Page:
By Nafissa Assed
We have all heard that . . .[restrict]a picture is worth more than a thousand words. On Saturday, 31 March, London’s Victoria and Albert Museum, in collaboration with the British Council, organized the opening of Street Art in Tripoli, Libya. The exhibition is in Dar Al-Fagi Hassan Art Gallery in the old medina – city – of Tripoli. The exhibition featured many pictures and painted graffiti by talented Libyans. It shows that painted graffiti has developed into a rich and democratic visual expression that is commonly called “street art.” It has taken various shapes and turned out to not only painted graffiti on the walls but also a medium that creates distinctive and exciting images along the way. The exhibition explores the language of the Libyan street during the uprising. Through their graffiti, Libyans fully expressed what liberation really meant to them. Painting on the walls of Libyan cities and showing the works of astonishingly talented Libyan youth who no longer had to fear death or torture showed the depth of most Libyans’ feelings.
Street art is art, explicitly images, created in public spaces – that is, “in the streets” though the term often refers to ‘’unsanctioned’’ art. The term can also include traditional graffiti artwork. I have been fascinated by much of the street art and graffiti that has sprung up all over Libya showcasing some brilliant artists as well as the Libyans’ ironic sense of humor. In fact, throughout the Arab Spring, Tunisia, Egypt, Yemen and Syria have chanted ‘Irhal’ which means “Go” or “Leave” whilst the Libyans have chanted “Jainag” which means “We are coming to get you” as well as “Man antom?” (This last was the notorious question that Gaddafi addressed to his people in one of his most frightening speeches in February 2011; it means “Who are you?”.)
Libyans are finally free to express themselves! Many of the painted graffiti, as well as the written words are in English, Arabic and sometimes in the Berber language, Tamazight. Libyan urban art is characterized by the imaginative use of the colors of the previous national flag as a design element. That is the flag from the time of King Idris in which red, black and green dominate and are in abundance in every corner of Libya, used in different outlines and forms. A lot of the artwork, particularly in Tripoli, also makes reference to Omar al Muhktar, the freedom fighter who led a fierce resistance against the Italians in the 1920s.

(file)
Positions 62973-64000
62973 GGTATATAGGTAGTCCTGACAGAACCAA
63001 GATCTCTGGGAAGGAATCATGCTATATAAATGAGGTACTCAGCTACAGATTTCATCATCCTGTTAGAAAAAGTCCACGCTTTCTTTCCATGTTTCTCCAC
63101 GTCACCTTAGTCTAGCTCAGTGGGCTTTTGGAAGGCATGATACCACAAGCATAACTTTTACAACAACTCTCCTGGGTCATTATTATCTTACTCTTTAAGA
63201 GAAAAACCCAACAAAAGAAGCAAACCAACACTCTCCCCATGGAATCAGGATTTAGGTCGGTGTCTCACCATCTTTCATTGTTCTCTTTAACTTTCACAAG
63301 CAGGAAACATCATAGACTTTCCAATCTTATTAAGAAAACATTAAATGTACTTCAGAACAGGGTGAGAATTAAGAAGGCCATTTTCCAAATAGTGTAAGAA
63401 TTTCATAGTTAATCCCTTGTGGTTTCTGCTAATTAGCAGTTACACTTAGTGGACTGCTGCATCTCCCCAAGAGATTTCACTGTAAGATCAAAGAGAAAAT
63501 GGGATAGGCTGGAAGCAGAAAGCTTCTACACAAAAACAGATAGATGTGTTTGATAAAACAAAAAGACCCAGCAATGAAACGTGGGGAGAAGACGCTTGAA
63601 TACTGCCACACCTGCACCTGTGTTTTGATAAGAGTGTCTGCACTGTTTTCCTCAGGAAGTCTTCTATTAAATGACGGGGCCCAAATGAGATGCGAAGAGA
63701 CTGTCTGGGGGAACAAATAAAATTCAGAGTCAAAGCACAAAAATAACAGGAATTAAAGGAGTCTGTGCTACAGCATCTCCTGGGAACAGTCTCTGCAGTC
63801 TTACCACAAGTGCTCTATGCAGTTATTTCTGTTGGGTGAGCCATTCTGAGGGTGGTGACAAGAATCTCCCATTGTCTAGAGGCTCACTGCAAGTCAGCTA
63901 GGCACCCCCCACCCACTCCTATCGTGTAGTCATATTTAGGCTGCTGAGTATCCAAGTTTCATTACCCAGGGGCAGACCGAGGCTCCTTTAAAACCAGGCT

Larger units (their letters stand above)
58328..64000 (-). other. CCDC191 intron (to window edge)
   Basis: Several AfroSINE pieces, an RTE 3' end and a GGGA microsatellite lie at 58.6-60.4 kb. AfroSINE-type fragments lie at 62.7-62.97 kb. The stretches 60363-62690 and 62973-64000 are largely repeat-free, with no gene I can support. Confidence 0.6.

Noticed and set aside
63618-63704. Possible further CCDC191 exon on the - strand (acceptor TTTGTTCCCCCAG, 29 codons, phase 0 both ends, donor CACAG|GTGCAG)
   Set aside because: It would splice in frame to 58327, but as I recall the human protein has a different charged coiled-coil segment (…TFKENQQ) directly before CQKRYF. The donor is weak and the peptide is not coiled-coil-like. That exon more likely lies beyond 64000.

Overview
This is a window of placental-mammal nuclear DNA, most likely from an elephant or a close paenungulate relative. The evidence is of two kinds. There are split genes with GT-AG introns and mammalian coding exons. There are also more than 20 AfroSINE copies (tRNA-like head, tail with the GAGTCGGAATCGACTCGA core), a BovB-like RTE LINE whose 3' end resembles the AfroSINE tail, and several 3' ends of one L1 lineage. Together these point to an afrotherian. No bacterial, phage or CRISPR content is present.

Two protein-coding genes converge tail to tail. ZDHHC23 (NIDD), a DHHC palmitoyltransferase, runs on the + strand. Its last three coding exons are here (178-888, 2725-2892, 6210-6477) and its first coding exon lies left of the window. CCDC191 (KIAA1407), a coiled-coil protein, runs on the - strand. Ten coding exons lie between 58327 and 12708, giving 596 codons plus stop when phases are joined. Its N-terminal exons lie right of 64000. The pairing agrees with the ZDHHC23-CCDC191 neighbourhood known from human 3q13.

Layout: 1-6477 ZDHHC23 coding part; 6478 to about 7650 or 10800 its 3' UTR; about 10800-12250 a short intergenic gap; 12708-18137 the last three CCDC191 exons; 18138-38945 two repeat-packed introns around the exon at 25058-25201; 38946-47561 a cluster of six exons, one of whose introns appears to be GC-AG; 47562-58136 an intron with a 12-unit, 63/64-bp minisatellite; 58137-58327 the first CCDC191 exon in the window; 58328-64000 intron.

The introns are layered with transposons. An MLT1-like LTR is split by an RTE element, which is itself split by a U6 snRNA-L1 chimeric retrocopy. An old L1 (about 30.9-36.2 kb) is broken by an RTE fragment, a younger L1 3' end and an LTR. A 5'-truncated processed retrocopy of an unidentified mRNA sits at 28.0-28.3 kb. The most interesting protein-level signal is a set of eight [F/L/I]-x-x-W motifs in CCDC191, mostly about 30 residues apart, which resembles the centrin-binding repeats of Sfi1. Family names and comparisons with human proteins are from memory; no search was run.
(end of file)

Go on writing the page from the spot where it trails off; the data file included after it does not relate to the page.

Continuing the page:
Street art has its roots in political commentary, from propaganda and protest posters to spray-painted slogans. Basically, political graffiti relies on prominent locations and strikingly phrased comments on current situations and environmental issues. At the same time, street art relies less on words and more on figurative and metaphorical imagery. That is evident in the mocking drawings and narratives of Libya’s vibrantly expressive street art.
Although the art in Libya is tied to a specific location, they are put out to a world-wide audience via online galleries and blogs which spread the message. Street art in Libya has also gained an international reputation and status since the Arab Spring, including a 2012 exhibition in Madrid’s Casa Árabe.
Sketching and painting in Libya in this way has given a voice to truth. And with this sense of public exposure has come exuberance. As a medium, street art has always been original and engaging, immediate and democratic. Libyan revolutionary artists have released what is inside their hearts by taking their aversion toward Muammar Qaddafi to an especially visible level, creating street caricatures that ridicule the former leader and his notorious inhumanity. For example, when you see the walls in Libyan streets, you will figure out that “the brother leader” is no longer a leader, or even a colonel, but has been fully dehumanized as a rat, a chicken, a snake, a devil, a cowering child or a Nazi.
The exhibition offered a look at a vibrant genre that continues to evolve and establish itself as an art form in its own right. To the V&A (Victoria & Albert Museum), the British Council and the Ministry of Culture and Civil Society, who gave their time and expertise to this brilliant exhibition, I offer my sincere thanks, admiration, and appreciation for their enthusiastic support of Libyan street art.
The exhibition is open everyday from 10:00 – 2:00pm and 4:00pm – 8:00pm.
It is open to the public and admissions free of charge. We look forward to your attendance! [/restrict]